These Maps Take You Back in Time Across Paris History

You can learn a lot about a city from its historical maps. In the case of Paris, the sprawling metropolis we know today grew from a narrow stretch of land comprising the "Ile de la Cite" on the Seine River to a thriving global capital, over hundreds of years.

How exactly did that extraordinary expansion happen? We take a look here, in reverse chronological order-- beginning with the present-day.

01 of 05

Paris in the Present Day: The City's 20 Main Districts

This map of modern-day Paris shows many of the city's main sight and attractions. (Click map for better view)

This map of present-day Paris shows all 20 arrondissements (districts) of the city, and highly popular attractions such as the Notre Dame Cathedral, Eiffel Tower, Louvre Museum and Père-Lachaise Cemetery.

You can also see Paris's closest suburbs, or "banlieues", winding around the periphery. Parisians refer to the nearest suburbs, which are generally served by the Paris Metro, as la petite couronne (literally, "little crown"). The distant Parisian suburbs are referred to as la grande couronne or "greater crown".

The present-day map reflects how much Paris has grown and evolved over hundreds of years of history, and through the tumults of political and industrial revolutions and population growth. Read on for more details on how it all happened.

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02 of 05

Paris in 1843: Narrower Contours

1843 plan of pre-Haussmann Paris
Xavier Girard/Wikimedia Commons/PD

Although it's difficult to see the details on this map of Paris circa 1843, it shows how the French capital was once divided into only 12 districts or arrondissements, rather than 20, prior to a large annexation of surrounding towns in 1860 that resulted in the city's population skyrocketing past the four-million mark.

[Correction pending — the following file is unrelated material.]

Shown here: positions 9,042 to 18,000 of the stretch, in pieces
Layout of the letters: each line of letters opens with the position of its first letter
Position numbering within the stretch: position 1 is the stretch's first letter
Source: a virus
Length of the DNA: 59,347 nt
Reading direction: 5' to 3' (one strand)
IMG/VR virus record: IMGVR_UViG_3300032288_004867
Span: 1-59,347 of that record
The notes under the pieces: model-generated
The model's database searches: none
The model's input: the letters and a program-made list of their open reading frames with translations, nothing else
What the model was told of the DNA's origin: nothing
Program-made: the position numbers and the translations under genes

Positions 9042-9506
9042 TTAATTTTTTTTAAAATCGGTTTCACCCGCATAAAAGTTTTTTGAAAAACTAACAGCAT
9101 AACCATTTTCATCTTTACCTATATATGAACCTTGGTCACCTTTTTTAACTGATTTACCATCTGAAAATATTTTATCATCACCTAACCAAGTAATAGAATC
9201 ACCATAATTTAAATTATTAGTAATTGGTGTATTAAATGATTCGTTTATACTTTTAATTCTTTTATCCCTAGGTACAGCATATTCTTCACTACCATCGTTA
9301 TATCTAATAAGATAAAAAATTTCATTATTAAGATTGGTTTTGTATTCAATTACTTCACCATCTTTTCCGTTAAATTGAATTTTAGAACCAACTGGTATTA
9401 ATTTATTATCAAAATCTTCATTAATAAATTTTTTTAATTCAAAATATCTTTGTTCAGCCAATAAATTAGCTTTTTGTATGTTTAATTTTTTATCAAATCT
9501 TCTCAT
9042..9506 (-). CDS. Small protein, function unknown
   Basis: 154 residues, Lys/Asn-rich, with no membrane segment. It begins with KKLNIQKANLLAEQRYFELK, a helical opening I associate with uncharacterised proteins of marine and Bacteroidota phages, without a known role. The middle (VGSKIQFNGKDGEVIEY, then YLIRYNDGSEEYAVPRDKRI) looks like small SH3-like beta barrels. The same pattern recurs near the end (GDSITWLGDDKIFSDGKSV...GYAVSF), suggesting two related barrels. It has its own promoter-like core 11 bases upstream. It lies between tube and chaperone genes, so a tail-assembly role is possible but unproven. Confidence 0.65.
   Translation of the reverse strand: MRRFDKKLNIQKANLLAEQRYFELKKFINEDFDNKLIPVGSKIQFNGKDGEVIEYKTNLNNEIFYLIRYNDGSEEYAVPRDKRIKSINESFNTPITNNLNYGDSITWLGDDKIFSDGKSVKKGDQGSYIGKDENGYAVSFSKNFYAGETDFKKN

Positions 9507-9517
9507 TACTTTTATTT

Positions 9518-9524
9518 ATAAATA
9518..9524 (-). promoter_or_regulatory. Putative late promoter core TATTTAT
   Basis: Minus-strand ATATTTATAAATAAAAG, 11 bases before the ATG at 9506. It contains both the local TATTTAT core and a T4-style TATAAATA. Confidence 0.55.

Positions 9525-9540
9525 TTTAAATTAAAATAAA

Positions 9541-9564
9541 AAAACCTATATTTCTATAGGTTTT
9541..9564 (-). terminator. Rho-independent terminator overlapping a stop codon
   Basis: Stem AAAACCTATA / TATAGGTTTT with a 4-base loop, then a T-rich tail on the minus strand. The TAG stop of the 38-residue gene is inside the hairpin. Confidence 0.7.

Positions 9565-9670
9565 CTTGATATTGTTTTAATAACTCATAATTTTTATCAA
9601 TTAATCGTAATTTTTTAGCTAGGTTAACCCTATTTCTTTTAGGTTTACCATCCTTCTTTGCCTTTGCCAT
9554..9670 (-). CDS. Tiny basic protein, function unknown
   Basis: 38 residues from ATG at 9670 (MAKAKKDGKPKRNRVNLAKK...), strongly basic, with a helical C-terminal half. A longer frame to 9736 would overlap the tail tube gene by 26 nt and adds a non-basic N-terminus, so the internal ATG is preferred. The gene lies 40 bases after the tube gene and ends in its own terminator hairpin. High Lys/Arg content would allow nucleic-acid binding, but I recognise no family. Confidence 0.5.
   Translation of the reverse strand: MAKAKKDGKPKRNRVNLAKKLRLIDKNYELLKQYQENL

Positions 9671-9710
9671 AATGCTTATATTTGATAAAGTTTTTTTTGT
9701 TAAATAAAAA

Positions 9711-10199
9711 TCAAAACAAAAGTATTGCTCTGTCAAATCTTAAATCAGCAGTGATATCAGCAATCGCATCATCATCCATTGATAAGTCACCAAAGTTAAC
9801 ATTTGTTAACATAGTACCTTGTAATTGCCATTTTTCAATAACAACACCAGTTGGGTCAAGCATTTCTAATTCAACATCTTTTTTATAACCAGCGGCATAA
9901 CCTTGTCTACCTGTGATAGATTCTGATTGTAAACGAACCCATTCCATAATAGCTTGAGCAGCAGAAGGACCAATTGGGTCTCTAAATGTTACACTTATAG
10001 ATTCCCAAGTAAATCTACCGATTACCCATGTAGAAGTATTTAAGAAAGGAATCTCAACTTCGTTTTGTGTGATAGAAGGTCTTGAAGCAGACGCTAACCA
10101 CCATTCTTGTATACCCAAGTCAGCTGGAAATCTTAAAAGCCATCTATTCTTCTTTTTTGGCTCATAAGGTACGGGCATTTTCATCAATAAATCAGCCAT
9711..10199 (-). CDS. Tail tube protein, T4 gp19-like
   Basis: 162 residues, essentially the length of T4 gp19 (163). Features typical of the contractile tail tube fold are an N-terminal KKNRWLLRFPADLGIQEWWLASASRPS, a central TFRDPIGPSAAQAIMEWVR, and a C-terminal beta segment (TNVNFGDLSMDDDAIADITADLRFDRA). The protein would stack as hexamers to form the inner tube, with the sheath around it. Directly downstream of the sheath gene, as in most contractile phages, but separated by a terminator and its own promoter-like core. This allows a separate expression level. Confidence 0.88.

Present-day areas including the 12th arrondissement, 19th arrondissement and 20th arrondissement were part of the post-1860 expansion of Paris. During this modernizing period, Paris began to take on the guise we're now familiar with, with its sweeping, wide avenues and squares, regal formal parks, and distinctive 18th-century Haussmannian architecture.

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03 of 05

Paris on the Eve of the French Revolution

Paris on the eve of the French Revolution in 1789.

Public Domain

This map shows Paris as it appeared in 1789, on the eve of the French Revolution of the same year. You'll notice that the city was much smaller, and in many ways, Paris was still very much a medieval city during this period.

The narrow streets of the Middle Ages have not yet given way to the broad boulevards and grand squares introduced by Baron Haussmann at the turn of modernity, and most of the buildings were still wood. Blazing fires were still common during this period.

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04 of 05

Map of an Expanding Paris: 1589-1643

Map of an expanding Paris, 16th-17th centuries (Click map to view in larger size)
Bibliotheque Nationale de France/Public Domain

This map, which itself dates to the early 18th century, shows how Paris developed and expanded between the years 1589 and 1643 under the reign of Henry II and Louis XIII.

The present-day area known as the Faubourg Saint-Antoine in the eastern part of the right bank was included among the additions during this time of population growth and increased prosperity in the city of lights. This was originally a working-class area: one whose narrow streets would facilitate the revolts of Revolutions to come, including the Paris Commune of 1871 in which revolutionaries famously barricaded the streets.

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05 of 05

Map of Medieval Paris: Keeping Enemies and Disease Out

Public domain

This map shows the contours of Paris during the medieval period (probably in the 12th or 13th century) when the city was restricted to a small circle of land near the Seine, and surrounded by a fortified wall. The place housing the present-day Louvre Museum was once part of the fortified wall on the western edge.

Abbeys lay around the exterior near the wall, underlining the central role of the Catholic Church during the period. Much of present-day Paris, including the area known as Montmartre to the north, were rural towns.